Forum for Science, Industry and Business

Sponsored by:     3M 
Search our Site:

 

Surprising find may yield new avenue of treatment for painful herniated discs

29.06.2010
An immune cell known to cause chronic inflammation in autoimmune disorders has been identified as a possible culprit in low back pain associated with herniated discs, according to doctors at Duke University Medical Center.

The finding implicates the cytokine molecule interleukin-17, and supports the burgeoning theory that an immune response plays a significant role in disc disease, says William J. Richardson, MD, an orthopedic surgeon at Duke. It may also open the door for new, therapeutic approaches that target a specific immune response in hopes of halting disc destruction, and possibly reversing the disease process.

"By identifying the specific subpopulation of lymphocytes (immune cells that are excited into action by the cytokine), it may soon be possible to arrest the body's inflammatory response to disc cells," says Richardson, senior author of the research published online this week in the July issue of Arthritis and Rheumatism. Doing so could reduce the painful inflammation associated with degenerative disc disease, and halt the evolution of arthritis. It may also reduce the need for back surgery.

"Mechanical forces may initiate the degenerative process, but biochemical inflammatory changes certainly play a role in disc pathology," says the study's first author, Mohammed Shamji, MD, PhD, senior neurosurgery resident at The Ottawa Hospital, Ontario, Canada, who participated in the research while at Duke. Decreasing the inflammation may arrest or reverse the patient's disease process and perhaps reduce the need for surgery. "Now we are learning which pathways we have to block."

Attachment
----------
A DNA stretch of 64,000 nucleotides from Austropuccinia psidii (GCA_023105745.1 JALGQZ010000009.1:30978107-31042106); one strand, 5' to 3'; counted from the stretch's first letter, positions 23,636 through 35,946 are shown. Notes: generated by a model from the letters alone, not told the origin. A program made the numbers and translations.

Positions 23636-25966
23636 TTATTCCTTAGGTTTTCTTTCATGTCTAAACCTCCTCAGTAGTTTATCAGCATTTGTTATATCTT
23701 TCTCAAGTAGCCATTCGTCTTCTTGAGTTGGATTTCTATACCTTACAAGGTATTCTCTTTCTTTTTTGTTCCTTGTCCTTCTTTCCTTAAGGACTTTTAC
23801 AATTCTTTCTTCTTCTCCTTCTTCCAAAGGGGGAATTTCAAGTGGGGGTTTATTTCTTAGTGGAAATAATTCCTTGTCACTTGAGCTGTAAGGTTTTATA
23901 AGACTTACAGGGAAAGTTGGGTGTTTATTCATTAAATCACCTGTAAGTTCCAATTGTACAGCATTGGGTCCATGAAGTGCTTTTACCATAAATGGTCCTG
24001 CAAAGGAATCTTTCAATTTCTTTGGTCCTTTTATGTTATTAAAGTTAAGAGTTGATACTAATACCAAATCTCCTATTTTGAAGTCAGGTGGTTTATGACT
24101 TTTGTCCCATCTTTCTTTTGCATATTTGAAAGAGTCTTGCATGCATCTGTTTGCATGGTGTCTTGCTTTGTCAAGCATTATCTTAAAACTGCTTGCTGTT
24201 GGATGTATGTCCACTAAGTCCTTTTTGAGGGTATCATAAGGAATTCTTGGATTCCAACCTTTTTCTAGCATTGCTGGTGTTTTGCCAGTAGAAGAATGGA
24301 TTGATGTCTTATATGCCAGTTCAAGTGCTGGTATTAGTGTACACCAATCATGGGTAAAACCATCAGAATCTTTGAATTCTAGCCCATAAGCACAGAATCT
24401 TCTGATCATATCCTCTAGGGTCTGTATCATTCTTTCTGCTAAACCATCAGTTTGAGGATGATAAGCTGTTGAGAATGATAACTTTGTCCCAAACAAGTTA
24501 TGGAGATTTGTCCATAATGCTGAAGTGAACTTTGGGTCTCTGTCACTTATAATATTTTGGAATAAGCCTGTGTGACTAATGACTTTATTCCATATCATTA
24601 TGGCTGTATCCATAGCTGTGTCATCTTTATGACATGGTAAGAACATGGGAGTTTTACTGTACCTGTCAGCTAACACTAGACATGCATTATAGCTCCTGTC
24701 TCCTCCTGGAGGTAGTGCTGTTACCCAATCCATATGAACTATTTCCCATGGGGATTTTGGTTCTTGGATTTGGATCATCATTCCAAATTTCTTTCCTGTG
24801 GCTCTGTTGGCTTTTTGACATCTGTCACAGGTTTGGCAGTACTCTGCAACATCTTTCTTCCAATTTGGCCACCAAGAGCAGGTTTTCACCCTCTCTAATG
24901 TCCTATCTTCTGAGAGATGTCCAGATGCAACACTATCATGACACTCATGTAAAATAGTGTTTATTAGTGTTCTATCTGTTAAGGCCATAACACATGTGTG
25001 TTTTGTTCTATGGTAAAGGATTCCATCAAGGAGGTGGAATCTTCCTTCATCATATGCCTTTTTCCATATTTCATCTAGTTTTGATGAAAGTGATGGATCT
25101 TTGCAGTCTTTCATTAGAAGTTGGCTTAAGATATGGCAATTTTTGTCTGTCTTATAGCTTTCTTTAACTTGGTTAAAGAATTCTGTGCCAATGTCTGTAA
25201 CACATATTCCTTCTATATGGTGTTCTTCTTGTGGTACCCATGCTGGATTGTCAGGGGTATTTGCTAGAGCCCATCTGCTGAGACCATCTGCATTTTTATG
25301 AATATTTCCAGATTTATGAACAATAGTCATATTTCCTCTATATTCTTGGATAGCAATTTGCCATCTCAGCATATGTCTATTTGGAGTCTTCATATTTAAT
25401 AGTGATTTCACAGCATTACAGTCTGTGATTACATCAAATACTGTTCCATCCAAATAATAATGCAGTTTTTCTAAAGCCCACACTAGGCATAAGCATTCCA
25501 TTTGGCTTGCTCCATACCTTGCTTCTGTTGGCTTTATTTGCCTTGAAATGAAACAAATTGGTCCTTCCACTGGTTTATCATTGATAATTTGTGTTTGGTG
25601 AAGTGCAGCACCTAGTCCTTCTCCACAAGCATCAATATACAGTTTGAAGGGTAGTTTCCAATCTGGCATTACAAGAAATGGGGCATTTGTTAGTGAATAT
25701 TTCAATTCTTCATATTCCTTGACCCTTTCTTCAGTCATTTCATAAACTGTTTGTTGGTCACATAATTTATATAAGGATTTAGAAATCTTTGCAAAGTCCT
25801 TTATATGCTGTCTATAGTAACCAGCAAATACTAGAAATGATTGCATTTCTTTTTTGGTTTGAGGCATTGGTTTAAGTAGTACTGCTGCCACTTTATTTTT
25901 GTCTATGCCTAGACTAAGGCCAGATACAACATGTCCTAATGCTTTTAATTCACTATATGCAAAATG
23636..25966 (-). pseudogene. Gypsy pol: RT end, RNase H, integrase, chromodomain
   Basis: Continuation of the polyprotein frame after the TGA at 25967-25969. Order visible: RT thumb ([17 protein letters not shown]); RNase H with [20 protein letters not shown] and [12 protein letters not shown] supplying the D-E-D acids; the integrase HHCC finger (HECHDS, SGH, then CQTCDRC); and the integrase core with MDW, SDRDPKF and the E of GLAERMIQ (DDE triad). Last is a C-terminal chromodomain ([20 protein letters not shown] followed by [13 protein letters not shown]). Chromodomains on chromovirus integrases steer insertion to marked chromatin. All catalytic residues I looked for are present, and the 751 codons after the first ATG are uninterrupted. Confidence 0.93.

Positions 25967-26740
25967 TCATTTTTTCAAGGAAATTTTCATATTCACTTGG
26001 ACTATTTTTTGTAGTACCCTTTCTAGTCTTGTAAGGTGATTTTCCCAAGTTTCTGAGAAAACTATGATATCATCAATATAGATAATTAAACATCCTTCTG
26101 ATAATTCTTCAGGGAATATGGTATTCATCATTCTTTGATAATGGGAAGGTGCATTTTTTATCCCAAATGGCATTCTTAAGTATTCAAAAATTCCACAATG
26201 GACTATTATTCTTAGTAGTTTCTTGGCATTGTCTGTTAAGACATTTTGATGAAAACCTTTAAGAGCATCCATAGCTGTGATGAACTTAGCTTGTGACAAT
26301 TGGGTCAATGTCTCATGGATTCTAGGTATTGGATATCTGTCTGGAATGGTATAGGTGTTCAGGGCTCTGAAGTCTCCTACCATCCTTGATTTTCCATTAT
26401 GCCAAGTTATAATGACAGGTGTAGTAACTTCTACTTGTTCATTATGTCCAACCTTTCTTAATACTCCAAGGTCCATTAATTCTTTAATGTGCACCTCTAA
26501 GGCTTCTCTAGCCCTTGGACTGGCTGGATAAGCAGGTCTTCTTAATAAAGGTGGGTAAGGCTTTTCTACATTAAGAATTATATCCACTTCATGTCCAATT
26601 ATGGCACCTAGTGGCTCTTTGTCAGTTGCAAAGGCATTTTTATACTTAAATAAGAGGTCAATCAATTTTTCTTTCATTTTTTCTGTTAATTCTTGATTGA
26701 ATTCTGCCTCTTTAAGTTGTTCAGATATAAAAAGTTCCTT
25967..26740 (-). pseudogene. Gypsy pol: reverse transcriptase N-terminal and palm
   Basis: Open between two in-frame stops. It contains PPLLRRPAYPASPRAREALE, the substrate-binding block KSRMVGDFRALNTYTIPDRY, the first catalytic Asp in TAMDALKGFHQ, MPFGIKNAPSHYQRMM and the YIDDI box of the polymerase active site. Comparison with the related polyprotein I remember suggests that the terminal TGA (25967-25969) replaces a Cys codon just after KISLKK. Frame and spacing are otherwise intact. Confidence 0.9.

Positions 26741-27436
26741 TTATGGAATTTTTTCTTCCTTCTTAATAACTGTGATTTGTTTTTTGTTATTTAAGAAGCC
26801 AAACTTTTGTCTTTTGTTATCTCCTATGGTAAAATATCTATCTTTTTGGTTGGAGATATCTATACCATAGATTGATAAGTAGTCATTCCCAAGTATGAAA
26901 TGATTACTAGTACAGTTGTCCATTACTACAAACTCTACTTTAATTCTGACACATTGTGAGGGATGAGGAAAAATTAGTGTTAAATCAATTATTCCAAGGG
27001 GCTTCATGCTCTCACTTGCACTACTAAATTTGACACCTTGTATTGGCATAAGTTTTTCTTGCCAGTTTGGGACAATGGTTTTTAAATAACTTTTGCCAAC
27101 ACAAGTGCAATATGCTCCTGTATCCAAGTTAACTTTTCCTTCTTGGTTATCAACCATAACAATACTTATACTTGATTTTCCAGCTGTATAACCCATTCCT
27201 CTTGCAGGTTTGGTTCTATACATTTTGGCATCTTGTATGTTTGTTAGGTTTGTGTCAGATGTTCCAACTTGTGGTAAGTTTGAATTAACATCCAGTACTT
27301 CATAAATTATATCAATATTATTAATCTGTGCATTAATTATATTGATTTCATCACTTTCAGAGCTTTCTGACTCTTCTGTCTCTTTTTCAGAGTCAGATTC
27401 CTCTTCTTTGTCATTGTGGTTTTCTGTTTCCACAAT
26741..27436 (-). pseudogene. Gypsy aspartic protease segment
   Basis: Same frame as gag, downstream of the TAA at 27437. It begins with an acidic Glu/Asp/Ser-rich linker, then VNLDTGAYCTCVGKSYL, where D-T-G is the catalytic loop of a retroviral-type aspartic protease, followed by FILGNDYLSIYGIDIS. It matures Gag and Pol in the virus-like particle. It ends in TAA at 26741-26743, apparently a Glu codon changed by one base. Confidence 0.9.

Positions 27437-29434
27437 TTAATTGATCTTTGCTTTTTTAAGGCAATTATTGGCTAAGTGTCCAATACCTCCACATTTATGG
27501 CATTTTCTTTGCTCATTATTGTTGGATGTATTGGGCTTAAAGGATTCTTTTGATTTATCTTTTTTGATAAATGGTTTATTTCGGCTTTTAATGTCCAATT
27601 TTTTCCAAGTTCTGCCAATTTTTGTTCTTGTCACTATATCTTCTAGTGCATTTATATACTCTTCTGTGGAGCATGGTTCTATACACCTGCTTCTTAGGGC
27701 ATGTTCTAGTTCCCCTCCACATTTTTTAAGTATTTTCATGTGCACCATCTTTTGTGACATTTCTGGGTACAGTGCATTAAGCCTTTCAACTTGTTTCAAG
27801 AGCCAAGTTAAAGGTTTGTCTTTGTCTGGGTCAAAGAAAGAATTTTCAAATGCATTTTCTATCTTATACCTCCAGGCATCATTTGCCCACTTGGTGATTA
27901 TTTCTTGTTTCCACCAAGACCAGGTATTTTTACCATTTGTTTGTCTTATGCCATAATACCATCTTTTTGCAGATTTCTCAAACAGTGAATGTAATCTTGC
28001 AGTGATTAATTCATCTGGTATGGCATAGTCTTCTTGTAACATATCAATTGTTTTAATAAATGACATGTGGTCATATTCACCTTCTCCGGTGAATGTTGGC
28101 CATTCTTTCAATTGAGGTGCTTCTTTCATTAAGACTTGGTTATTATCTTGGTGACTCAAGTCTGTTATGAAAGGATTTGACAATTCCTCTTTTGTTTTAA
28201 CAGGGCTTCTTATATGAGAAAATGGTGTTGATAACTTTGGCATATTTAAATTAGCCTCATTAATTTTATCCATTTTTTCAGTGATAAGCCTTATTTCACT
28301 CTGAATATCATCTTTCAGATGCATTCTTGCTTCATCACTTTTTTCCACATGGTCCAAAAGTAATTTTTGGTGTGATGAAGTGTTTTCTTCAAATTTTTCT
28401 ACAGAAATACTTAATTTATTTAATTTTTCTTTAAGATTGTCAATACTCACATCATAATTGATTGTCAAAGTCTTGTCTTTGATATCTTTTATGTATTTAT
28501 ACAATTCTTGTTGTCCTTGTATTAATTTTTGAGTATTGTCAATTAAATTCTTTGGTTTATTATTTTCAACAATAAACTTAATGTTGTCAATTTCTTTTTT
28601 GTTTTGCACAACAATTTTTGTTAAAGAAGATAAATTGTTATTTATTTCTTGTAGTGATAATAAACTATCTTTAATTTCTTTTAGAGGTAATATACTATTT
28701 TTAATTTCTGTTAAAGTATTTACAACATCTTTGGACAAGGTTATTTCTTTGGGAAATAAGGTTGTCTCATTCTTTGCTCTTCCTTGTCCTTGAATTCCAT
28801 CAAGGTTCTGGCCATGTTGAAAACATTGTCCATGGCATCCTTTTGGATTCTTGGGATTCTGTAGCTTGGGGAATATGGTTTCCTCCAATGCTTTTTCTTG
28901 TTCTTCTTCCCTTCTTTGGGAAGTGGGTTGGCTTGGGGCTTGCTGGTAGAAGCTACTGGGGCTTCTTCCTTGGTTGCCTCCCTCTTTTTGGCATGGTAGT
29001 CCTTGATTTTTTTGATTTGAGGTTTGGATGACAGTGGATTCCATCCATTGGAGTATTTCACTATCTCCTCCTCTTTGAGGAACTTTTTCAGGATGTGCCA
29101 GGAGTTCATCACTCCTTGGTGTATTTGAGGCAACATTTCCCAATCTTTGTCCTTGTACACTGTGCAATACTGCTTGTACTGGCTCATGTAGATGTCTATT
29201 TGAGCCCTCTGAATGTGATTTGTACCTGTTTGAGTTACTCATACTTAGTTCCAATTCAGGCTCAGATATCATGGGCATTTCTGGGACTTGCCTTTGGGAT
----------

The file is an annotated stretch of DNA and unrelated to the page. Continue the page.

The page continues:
Low back pain is one of the most common reasons people seek medical care, and both degenerative and herniated discs -- also referred to as slipped discs or ruptured discs -- are common causes of that pain. The economic impact of medical care for herniated discs in the U.S. is estimated to be as high as $200 billion per year.

Herniated discs occur when the tough outer layer of cartilage cracks, allowing pieces of the softer inner material to protrude into the spinal canal. Until recently, it was thought that pain occurs when the material touches a nerve. Now doctors believe the pain is the result of an immune response caused by the presence of inflammatory cells.

"The center of the disc is immune-privileged since it has never been exposed to the immune system," says Shamji. When a disc is injured or degenerates, the body reacts against the invading inner material as it would against any virus or foreign body, and launches a response targeted at destruction. The nerve root, which is present near the protruding disc material, becomes painfully inflamed, swollen and damaged during that cascade of events.

In recent years, several anti-immune therapies, including steroids, have been injected into the space between the disc and the nerve, but with limited success, doctors say, because they don't target a specific immune response, and because low doses are used to minimize potentially serious side effects that include a higher predisposition to infection, activation of tuberculosis and a six-fold increase in lymphoma incidence.

The identification of IL-17 in the cascade of events is significant, Shamji says. "It's a product of a specific subgroup of immune cells that are involved in auto immune phenomena like rheumatoid arthritis and asthma, but not in the body's response against infection or tumor. If you target this specific lymphocyte, you may avoid compromising the body's ability to protect itself against infection or tumor."

Researchers say they're still several steps away from human studies of IL-17 blockers currently in development.